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Discoveries

Authentic Analysis

Harlem Lee

Photo: Al Cuizon

A health equity expert uncovers new ways to listen to patients

How can Cedars-Sinai understand patients more deeply in order to treat them more effectively? Do patients experience the hospital differently based on their backgrounds and where they live?

Such questions inspired Harlem Lee to design an inventive study that propelled him to a new career helping Cedars-Sinai focus on patient feedback.

Lee is a project manager in the newly established Office of Health Equity, which aims to uncover and avoid discrepancies in healthcare. He recently graduated from Cedars-Sinai's first cohort of the Health Delivery Science master's program.

He came by his guiding devotion to addressing disparities authentically—though by a bit of a roundabout path.

Lee was born in Detroit in the late 1960s, a time of social unrest including uprisings by African American citizens over civil rights and police brutality. 

"My parents emigrated from the Philippines and the next thing they knew, riots were happening all around them," he says. "I grew up immediately aware of racial polarization and strife and struggle."

Lee made his way to California and graduated from UCLA with a liberal arts degree. Nearly 15 years ago, after a West Hollywood job fair, he landed a temp job as a management assistant in Cedars-Sinai's Nursing Department. 

The role became permanent, and Lee took on a project that would shift his perspectives and ambitions. As part of a push to more quickly admit patients in the Ruth and Harry Roman Emergency Department (ED) to a hospital bed, he worked closely with clinical departments to identify delays in care.

"I went to nursing units with a pencil and paper to collect all this information about when patients came in and when they left," Lee says. 

Over the course of several years, his work identifying preventable delays helped reduce patients' average transition time from the ED from nearly four hours to just 45 minutes. He ultimately worked with information technologists at Cedars-Sinai to create an automated dashboard that more efficiently tracks patient throughput.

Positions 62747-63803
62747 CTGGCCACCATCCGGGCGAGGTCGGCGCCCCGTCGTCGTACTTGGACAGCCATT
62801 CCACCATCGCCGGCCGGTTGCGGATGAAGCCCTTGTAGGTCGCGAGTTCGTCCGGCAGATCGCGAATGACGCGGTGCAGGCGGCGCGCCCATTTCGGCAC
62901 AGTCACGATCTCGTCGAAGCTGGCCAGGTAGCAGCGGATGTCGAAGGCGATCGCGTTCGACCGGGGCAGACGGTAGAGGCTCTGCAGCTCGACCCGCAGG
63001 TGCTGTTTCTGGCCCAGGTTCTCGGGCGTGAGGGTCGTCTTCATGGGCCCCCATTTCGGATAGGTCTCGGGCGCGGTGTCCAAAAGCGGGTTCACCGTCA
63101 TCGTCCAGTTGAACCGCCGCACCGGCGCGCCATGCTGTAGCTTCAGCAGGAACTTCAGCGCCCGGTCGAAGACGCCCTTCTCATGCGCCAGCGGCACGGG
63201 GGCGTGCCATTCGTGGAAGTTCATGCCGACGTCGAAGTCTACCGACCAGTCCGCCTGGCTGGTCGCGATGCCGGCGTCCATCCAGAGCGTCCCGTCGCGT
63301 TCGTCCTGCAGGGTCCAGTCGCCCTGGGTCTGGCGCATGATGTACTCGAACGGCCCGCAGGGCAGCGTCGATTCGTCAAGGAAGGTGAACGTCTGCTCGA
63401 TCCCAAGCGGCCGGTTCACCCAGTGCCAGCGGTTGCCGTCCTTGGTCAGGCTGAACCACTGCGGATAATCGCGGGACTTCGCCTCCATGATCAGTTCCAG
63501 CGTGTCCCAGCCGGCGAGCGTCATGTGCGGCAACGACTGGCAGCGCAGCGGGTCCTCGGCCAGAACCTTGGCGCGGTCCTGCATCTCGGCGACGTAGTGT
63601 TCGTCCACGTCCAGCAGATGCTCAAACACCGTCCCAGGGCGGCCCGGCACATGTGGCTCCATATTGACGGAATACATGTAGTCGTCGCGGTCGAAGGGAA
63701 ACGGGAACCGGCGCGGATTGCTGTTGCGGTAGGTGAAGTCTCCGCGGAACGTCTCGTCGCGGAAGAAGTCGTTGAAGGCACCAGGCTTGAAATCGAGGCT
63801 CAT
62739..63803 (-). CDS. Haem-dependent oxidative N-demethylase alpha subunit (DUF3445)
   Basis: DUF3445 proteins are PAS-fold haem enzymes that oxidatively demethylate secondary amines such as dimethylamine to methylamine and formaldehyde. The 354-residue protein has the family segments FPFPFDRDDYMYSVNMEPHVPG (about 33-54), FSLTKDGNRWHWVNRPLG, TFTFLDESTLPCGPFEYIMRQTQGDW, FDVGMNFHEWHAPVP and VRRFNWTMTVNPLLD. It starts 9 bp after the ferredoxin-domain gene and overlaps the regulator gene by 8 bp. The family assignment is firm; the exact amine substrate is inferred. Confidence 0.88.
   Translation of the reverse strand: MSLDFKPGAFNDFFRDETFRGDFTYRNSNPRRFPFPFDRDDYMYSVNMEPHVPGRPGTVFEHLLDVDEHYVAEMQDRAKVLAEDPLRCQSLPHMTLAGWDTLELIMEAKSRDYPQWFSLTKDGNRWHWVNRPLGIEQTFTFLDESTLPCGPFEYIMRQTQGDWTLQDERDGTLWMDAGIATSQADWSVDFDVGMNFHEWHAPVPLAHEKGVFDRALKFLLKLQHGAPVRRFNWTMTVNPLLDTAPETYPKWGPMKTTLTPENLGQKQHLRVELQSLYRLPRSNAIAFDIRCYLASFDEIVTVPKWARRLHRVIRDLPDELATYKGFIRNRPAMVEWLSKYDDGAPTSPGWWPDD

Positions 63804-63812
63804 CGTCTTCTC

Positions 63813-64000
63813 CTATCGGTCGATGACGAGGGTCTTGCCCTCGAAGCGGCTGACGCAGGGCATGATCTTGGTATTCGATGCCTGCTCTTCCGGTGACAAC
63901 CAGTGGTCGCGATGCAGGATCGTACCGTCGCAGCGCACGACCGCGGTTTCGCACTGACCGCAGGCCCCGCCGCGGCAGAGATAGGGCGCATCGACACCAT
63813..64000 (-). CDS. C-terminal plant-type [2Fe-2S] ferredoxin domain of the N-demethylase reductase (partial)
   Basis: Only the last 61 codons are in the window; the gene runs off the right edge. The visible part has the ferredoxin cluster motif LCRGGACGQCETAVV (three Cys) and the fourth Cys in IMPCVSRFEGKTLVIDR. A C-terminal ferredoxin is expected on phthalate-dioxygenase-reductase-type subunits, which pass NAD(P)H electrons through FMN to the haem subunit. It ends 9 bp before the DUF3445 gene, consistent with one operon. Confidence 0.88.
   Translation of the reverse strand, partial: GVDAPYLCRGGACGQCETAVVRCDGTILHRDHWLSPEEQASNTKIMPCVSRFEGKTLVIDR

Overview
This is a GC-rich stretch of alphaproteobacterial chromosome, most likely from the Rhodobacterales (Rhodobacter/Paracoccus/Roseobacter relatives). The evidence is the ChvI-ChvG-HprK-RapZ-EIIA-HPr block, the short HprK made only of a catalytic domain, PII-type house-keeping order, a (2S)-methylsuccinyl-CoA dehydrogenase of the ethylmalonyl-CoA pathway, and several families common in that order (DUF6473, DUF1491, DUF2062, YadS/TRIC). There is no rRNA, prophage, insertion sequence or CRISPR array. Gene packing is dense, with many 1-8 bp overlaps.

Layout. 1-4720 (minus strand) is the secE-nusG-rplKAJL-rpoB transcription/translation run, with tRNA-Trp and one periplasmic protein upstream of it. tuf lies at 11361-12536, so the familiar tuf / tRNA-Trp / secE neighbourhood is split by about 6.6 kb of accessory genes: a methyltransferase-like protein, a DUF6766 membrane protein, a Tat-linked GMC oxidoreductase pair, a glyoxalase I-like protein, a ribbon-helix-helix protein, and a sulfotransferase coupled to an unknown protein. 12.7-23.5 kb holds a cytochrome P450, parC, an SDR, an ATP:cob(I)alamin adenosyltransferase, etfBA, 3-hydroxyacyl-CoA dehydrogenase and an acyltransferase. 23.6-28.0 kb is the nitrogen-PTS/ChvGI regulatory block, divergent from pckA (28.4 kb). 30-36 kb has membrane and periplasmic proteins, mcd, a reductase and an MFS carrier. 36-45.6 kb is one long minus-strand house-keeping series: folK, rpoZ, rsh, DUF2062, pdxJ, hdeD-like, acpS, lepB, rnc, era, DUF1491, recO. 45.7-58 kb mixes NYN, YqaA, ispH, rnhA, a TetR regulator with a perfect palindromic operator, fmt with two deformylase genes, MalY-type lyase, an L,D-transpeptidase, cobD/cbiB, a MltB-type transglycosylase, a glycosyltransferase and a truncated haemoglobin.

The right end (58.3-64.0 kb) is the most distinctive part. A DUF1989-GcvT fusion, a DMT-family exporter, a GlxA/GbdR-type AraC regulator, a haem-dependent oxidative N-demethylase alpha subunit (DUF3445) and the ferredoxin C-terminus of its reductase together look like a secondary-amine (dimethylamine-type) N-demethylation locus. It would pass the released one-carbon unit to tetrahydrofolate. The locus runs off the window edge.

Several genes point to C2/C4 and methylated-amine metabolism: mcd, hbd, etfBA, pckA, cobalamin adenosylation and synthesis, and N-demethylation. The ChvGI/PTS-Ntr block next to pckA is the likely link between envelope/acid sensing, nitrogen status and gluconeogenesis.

Seeing the impact of his efforts, Lee wanted to take the lead on more data-driven projects to improve patient experiences. But without a clinical background, he assumed this goal was out of reach—until he heard about the Health Delivery Science master's program, which gives trainees experience with new technologies and techniques to improve the way Cedars-Sinai cares for patients. 

"It was like the sky opened up," he says. "It was everything I wanted."

Lee tackled the admissions test, brushed the cobwebs off his college transcripts and was accepted to the program as a nontraditional candidate (most other students are physicians or nurses).

A guest lecture by Alan Dubovsky, MBA, chief patient experience officer, on improving the patient experience provided the aha moment for Lee's capstone project. 

For two years, under the preceptorship of Dubovsky, Lee analyzed the results of patient-reported satisfaction scores. He wondered: How did patients rate Cedars-Sinai based on their demographics, like age, race, and ZIP code? What did the hospital need to improve, and how?

"Healthcare sits on top of mountains of data and sometimes we struggle to contextualize it," Dubovsky says. "Harlem's work is a fantastic first step for us to explore and understand health equity, disparities and what we do with this information to improve the patient experience."

Lee's research found early correlations that have prompted additional study of patient feedback by demographic. One example: Baby boomers, who make up more than 60% of the hospital's patients, consistently report that they're more satisfied than patients of younger or older generations.

"The results answer some questions but open up more," Lee says. "How can we explore age-based differences that impact how people perceive their care?"

Ultimately, the goal is to interpret feedback without judgment or assumptions.

"It's a whole-human approach to healthcare," Lee says. "Patients are telling us what they need and want through surveys—and we can let the data direct us."

Lee intends to publish his work academically and will continue his research. He remains grateful for the opportunity to make a larger impact with his new job in health equity, which he started, fittingly, on Martin Luther King Jr. Day. 

His commitment to building a more just and equitable healthcare system was further inspired by this summer's nationwide protests over racial inequality, as well as research showing that the COVID-19 pandemic kills African Americans disproportionately more than white Americans.

"Now more than ever, this new role carries a lot of promise," he says. "We have a great deal of work to do but I feel really energized about it."